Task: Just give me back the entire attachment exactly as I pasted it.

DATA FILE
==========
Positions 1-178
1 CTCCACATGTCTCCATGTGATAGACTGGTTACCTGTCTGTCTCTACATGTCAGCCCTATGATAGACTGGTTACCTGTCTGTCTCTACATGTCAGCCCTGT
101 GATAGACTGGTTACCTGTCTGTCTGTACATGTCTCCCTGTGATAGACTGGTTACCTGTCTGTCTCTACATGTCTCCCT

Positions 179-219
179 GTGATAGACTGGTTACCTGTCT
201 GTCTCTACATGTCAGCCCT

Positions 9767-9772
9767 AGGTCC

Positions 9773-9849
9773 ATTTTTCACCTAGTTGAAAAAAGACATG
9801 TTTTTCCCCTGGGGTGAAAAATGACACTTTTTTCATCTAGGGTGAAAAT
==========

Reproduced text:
Positions 1-178
1 CTCCACATGTCTCCATGTGATAGACTGGTTACCTGTCTGTCTCTACATGTCAGCCCTATGATAGACTGGTTACCTGTCTGTCTCTACATGTCAGCCCTGT
101 GATAGACTGGTTACCTGTCTGTCTGTACATGTCTCCCTGTGATAGACTGGTTACCTGTCTGTCTCTACATGTCTCCCT

Positions 179-219
179 GTGATAGACTGGTTACCTGTCT
201 GTCTCTACATGTCAGCCCT

Positions 9767-9772
9767 AGGTCC

Positions 9773-9849
9773 ATTTTTCACCTAGTTGAAAAAAGACATG
9801 TTTTTCCCCTGGGGTGAAAAATGACACTTTTTTCATCTAGGGTGAAAAT